These are harsh penalties for taking a celebratory sip of sangria off campus. More importantly, such extreme punishments adversely affect any student's chances for admission to an outstanding college, for receiving scholarships, and for subsequent success in life. However, the school defended its policy of rigid intolerance and insisted its actions were fair. 2

Not even totally abstaining can protect students from zero tolerance, as Mr. Loar discovered. Another abstainer who suffered was a 13- year-old student in Georgia, who was suspended for two weeks for merely giving his French teacher a gift-wrapped bottle of French wine!

Nor are adults free from the negative consequences of zero tolerance. Consuming a drink in a restaurant cost high school teacher Lori Gallagher her teaching and coaching career.

Ms. Gallagher was suspended from her job as an English teacher and swim coach at Greenwood (Indiana) High School for consuming alcohol at a team dinner after a swim meet.

School regulations don't specifically prohibit a teacher from consuming alcohol in the presence of students but include a vague prohibition against "improper conduct" with students.

The school clearly makes no distinction between the legal and responsible consumption of alcohol by an adult and alcohol abuse. Amazingly, the Teaachers Association agreed, asserting that "Clearly, a situation in which in which alcohol is in the presence of minors is inappropriate." Apparently, merely taking students to a restaurant at which alcohol is available is also unacceptable. The prohitition is extremely vague.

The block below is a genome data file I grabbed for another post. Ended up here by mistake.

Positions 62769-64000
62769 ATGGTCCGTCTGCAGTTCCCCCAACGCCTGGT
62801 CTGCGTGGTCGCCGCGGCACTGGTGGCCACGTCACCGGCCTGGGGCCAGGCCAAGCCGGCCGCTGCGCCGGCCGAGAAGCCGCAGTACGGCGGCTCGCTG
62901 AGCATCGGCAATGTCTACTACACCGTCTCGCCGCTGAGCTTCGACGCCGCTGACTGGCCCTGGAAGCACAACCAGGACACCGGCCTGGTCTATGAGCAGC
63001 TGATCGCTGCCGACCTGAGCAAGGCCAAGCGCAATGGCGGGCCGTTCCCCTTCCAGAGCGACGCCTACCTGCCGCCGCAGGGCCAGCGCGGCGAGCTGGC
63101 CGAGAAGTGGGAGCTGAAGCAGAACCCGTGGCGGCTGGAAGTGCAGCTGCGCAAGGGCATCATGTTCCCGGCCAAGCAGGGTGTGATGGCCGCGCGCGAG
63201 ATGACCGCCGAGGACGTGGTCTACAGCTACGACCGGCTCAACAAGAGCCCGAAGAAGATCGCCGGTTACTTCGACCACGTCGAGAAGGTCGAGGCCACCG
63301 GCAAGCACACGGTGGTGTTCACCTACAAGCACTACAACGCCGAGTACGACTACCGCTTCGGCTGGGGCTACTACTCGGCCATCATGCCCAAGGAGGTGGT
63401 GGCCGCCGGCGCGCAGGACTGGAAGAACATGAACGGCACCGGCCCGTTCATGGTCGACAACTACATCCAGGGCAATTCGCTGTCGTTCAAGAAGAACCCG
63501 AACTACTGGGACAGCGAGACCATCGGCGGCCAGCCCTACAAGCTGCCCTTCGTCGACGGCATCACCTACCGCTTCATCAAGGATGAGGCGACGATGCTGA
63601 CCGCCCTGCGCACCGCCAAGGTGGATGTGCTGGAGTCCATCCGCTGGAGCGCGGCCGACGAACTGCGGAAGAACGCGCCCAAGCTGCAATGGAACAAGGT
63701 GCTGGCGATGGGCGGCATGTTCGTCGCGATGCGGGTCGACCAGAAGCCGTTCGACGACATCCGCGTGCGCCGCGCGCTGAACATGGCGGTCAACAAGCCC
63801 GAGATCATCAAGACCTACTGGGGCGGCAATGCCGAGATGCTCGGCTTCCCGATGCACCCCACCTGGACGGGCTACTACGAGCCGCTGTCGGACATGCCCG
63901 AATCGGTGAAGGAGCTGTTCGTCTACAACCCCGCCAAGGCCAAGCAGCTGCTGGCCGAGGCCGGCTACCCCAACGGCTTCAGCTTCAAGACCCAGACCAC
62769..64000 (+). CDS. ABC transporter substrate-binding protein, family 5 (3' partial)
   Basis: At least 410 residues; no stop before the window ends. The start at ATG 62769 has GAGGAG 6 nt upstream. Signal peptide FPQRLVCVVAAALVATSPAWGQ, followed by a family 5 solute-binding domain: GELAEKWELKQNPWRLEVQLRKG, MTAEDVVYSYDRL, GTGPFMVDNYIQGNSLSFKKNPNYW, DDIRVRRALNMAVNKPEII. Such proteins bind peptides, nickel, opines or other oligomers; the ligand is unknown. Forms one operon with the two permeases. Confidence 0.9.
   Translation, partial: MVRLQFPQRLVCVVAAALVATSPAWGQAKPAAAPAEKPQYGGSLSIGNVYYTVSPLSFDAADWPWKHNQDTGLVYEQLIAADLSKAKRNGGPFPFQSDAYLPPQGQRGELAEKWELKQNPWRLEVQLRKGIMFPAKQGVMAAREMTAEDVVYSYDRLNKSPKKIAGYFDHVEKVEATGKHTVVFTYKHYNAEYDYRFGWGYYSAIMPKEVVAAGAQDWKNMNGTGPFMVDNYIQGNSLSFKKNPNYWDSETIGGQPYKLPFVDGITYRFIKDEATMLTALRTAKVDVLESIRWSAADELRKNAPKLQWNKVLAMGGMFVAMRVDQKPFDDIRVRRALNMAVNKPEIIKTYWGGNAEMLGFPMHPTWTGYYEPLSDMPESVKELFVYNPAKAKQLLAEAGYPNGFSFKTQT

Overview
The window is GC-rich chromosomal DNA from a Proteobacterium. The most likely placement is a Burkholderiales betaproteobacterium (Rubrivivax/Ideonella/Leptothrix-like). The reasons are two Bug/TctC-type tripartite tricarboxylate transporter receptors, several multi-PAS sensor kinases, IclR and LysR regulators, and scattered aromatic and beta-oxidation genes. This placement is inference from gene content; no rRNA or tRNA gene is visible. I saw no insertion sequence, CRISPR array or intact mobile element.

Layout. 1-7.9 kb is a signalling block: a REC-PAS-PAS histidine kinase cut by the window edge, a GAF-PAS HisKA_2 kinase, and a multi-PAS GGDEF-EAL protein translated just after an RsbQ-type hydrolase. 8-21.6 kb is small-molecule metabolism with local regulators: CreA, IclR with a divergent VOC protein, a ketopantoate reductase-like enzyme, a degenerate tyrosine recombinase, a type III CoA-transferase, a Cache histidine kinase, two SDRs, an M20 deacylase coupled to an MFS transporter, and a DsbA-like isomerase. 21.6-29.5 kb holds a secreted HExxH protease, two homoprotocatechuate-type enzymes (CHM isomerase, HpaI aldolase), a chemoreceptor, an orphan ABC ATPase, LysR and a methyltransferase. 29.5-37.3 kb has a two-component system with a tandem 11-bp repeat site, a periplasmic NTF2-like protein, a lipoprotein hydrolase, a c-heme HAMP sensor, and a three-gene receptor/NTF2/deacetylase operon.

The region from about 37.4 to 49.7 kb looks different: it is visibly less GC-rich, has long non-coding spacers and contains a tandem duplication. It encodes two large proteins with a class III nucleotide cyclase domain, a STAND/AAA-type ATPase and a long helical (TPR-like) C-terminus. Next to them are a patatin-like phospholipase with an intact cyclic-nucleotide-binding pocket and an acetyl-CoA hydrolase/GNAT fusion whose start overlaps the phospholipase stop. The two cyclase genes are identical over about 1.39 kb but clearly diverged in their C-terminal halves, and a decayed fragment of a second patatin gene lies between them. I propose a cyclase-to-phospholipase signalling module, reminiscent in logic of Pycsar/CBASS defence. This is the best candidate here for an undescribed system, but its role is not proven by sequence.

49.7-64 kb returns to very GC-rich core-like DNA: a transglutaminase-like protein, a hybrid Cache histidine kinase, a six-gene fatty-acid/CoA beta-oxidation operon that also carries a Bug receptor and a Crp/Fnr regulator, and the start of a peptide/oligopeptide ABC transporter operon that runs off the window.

What does this temperance view accomplish? Instead of seeing adults consume alcool in a legal, responsible manner, the message is that alcohol is an exciting taboo that has only one purpose -- to get consumers drunk. What a lesson for a school to teach! 4

Zero Tolerance Results

These are a few of the many victims of "zero tolerance," which is now all the rage. But what messages does such a zealous pursuit of zero tolerance send our young people? One apparent message is that those who promote such misguided intolerance have lost touch with youth, another is that they are unrealistic and impractical, and another is that their alcohol education messages are not credible.

More important, what does zero tolerance accomplish? Unfortunately, there is no evidence that "zero tolerance" is an effective deterrent to alcohol abuse. It is no more successful than were the scare tactics of early drug education and is almost certainly counter-productive.

Zero Tolerance, Zero Evidence

A new report reveals that zero tolerance policies in schools is ineffective in reducing alcohol abuse or other problems.